Before passing into the nasopharynx the ethmoid turbinates are visualized in the caudodorsal nasal cavity. The prominent bulbous structure seen at the forefront of the ethmoid turbinates is the middle nasal concha, a much shortened version of its dorsal and ventral counterparts, and also referred to as the greater ethmoturbinate. When examining the ethmoid turbinate region, rotating the scope left and right and up and down to adjust the incident light pathway will allow deeper visualization of the recesses compared to only looking straight on. Early development of ethmoid hematomas can be missed when they are still in the caudal recesses of the turbinates unless creative angles are used to take full advantage of the endoscope's flexibility. Left and right nasal cavities should be examined in a standard upper respiratory track endoscopic examination. Often the history or clinical signs will suggest a problem more caudal than the nasal cavity and the one nasal passage used to pass the endoscope is barely looked at. Clinical conditions could easily be missed. Frequently it is easier to assess the rostral nasal passages on the way out rather than on the way in, due to typical horse resistance when passing the endoscope in.
The nasopharynx can be readily examined after passing the endoscope up the left or right nasal passage. This musculomembranous tube is a dynamic structure, even at rest, with changes in inspiratory and expiratory airway pressures and movements related to swallowing. When viewed from a rostral position in the nasopharynx, the white leading edge of the fibrocartilaginous flaps marking the pharyngeal opening of the auditory tubes (entrances to the guttural pouches) are readily seen on the left and right dorsolateral nasopharyngeal walls. During swallowing these flaps spring open in an axial direction to facilitate dependent drainage from the guttural pouches. Evidence of any discharge from the pouch openings should be ascertained and normally there should be none. The blind-ending pouch dorsocaudally on midline is the dorsal pharyngeal recess (where a stomach tube may get jammed). Pharyngeal lymphoid tissue may be prominently enlarged depending on the age of the horse or existent pathology. It is identified as a mucosal cobblestone or pimpled appearance, up to substantial grape-sized clusters of submucosal swellings, concentrated in the dorsal pharyngeal wall and spreading down the lateral walls.
The soft palate is examined and if possible the caudal free border is viewed for any evidence of ulceration or thickness. Passing the endoscope into the trachea often causes temporary dorsal displacement of the soft palate and a few seconds are available to assess the caudal border before the horse swallows and positions are normalized. Transient dorsal displacement of the soft palate is not uncommon during examination of the upper airway and in many instances is normal and should not be over-interpreted. Significance is attached to how long it takes a horse to correct the displacement by swallowing and how many swallows it may take, in light of any history suggestive of displacement occurring.
To visualize the caudal end of the nasal cavity and nasal septum, the endoscope can be passed into the nasopharynx and turned 180 degrees in the dorsal midline plane in one maneuver. This is useful when examining pathology located in the caudal region of one nasal passage and also when determining the primary side of a caudal nasal mass if it appears to be growing into both nasal passages (e.g. ethmoid hematoma). When doing the 180 degree turn, care is taken to go dorsally, because going ventrally could direct the endoscope into the oropharynx and risk damage from teeth.
The endoscope is passed up each ipsilateral nasal passage for guttural pouch endoscopy, although with increased skill both pouches can be accessed from the one side. The pharyngeal openings are assessed for evidence of discharge before the endoscope is inserted into each pouch. Entrance is most easily obtained using a blunt-ended "guide wire" (e.g. an endoscopic biopsy instrument works very well) passed down the biopsy channel of the endoscope. To enter the left pouch, the endoscope is directed to lie against the left pharyngeal wall looking from a ventral to slightly dorsal aspect to direct the biopsy instrument under the fibrocartilage flap, heading in a dorsocaudal direction along the funnel shaped pathway to the pouch. The instrument will pass with minimal resistance if directed correctly and there is no obstructive pathology present (e.g. scarring or a mass). If it is passed too ventrally the instrument will snag on the ventral fold of the tunnel or deflect out into the caudal nasopharynx. Once the instrument has been inserted about 6 inches the endoscope is passed along the wire guide, and into the pouch, again directing the endoscope slightly dorsocaudally to follow the pathway into the guttural pouch. With the endoscope in the upright position on the left side the eccentrically positioned instrument is maximally opening the flap to facilitate passage of the endoscope. However, if there is difficulty passing the instrument into the left pharyngeal opening, the endoscope can be rotated 180 degrees (turned upside down) so the instrument passes intimately along the left nasopharyngeal wall and under the cartilage flap. Once the instrument is in the pouch, the endoscope is rotated back to normal upright position to abduct the flap, and the pouch is entered. The instrument ideally is withdrawn as the endoscope is passed along its length into the pouch, however, frequently the endoscope is passed in and the flexible instrument will partially curl inside the pouch with minimal concern for harm to structures in the area. Once in the pouch the instrument is immediately withdrawn back into the endoscope. At no time should the endoscope be forced into the guttural pouch.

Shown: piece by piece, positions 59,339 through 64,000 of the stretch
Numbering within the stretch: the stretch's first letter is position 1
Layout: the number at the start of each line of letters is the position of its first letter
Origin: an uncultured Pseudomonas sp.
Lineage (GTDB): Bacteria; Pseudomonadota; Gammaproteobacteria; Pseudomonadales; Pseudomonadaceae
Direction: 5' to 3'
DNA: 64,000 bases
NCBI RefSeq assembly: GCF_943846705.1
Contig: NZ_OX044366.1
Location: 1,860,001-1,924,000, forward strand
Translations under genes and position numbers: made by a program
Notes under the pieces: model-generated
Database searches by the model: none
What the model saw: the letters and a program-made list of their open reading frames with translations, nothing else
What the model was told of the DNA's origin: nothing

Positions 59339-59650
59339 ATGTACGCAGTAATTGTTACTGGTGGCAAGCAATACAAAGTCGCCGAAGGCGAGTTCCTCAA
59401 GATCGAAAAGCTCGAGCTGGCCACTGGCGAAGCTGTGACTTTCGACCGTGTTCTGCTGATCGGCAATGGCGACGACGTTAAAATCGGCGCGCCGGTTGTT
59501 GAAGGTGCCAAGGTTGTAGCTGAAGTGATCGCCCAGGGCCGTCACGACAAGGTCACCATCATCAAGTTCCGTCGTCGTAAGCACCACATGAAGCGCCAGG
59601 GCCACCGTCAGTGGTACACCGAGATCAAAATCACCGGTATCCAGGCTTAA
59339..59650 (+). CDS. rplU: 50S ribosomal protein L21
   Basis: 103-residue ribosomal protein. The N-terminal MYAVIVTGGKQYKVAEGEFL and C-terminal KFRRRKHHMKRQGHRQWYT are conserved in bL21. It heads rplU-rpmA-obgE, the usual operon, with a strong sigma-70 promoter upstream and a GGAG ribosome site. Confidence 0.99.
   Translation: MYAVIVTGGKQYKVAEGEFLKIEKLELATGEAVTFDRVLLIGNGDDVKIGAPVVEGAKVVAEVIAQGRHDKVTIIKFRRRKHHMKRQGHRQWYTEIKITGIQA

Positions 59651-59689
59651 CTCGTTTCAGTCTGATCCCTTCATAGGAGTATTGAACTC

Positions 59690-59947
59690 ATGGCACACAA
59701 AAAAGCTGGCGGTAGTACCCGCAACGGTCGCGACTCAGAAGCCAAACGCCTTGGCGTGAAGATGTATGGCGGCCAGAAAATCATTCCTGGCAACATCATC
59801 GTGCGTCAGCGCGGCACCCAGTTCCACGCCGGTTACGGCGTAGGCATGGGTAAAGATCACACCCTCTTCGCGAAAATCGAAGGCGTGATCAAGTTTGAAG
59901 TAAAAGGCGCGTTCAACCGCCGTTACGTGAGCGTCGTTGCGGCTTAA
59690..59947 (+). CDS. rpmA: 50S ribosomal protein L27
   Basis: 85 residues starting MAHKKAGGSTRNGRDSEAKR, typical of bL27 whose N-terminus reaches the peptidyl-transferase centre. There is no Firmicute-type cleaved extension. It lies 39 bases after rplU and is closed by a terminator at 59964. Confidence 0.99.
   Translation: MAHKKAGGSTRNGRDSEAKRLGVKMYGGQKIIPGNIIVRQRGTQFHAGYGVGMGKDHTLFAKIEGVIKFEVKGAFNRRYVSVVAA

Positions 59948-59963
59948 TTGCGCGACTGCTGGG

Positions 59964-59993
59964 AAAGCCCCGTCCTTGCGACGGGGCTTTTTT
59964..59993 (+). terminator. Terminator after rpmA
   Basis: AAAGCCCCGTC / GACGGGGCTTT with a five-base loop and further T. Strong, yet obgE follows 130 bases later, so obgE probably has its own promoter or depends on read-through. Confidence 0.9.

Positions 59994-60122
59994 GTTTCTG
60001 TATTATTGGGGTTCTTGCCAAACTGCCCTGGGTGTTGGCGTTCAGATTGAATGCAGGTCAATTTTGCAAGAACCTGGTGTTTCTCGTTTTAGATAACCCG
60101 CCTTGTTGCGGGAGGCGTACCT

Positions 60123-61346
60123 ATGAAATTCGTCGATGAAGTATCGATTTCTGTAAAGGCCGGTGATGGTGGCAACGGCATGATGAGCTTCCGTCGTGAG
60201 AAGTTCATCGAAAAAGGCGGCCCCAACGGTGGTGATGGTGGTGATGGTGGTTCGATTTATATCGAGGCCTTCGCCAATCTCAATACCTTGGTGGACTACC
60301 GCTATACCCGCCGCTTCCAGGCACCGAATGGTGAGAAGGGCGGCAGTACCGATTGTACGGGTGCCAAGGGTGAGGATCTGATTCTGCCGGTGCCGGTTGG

Entrance to the right guttural pouch follows a similar technique with one significant difference: once the instrument has been inserted into the pouch with the endoscope positioned upright and against the right nasopharyngeal wall, the endoscope should then be rotated 180 degrees clockwise to allow for the eccentrically positioned instrument to medially abduct the cartilage flap. This allows for easier entrance of the endoscope. So, insert instrument, rotate the endoscope 180 degrees, see the cartilage flap pushed open by the instrument and pass the endoscope in, heading dorsocaudally, upside down. Once in the guttural pouch, withdraw the instrument and rotate the endoscope back 180 degrees to the normal dorsoventral viewing position.